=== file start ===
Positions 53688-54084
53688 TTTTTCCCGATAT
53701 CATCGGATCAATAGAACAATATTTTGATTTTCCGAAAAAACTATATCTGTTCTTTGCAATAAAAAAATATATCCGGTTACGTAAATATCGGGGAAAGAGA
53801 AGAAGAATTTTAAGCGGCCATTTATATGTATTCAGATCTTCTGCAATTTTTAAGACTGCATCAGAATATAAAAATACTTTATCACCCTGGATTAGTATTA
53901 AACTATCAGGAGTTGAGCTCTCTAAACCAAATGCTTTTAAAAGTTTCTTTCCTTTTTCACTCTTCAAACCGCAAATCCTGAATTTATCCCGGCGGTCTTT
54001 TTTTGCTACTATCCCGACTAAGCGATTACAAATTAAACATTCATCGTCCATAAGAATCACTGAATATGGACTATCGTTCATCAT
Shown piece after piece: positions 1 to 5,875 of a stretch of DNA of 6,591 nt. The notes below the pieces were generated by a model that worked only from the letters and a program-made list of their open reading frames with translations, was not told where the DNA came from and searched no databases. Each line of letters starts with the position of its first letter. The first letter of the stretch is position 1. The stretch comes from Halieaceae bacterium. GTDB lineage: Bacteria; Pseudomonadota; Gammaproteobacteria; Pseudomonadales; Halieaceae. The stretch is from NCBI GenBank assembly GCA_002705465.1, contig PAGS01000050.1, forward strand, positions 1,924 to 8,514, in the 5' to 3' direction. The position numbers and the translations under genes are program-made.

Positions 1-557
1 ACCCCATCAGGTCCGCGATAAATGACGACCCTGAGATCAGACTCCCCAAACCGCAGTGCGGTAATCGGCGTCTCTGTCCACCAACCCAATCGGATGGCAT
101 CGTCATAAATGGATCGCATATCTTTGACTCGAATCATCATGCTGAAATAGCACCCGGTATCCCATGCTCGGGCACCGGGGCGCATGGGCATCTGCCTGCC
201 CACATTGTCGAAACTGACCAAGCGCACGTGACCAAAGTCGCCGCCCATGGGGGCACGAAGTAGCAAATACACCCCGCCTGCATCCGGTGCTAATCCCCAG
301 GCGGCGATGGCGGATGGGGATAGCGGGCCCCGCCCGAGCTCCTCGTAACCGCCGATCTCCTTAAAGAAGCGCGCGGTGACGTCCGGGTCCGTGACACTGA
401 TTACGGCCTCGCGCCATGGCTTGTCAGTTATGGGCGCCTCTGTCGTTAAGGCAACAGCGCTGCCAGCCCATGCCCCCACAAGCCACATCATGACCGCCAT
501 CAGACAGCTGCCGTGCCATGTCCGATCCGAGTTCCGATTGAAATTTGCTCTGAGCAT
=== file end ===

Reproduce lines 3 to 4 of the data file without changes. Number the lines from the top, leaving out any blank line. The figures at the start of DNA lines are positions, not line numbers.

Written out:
53701 CATCGGATCAATAGAACAATATTTTGATTTTCCGAAAAAACTATATCTGTTCTTTGCAATAAAAAAATATATCCGGTTACGTAAATATCGGGGAAAGAGA
53801 AGAAGAATTTTAAGCGGCCATTTATATGTATTCAGATCTTCTGCAATTTTTAAGACTGCATCAGAATATAAAAATACTTTATCACCCTGGATTAGTATTA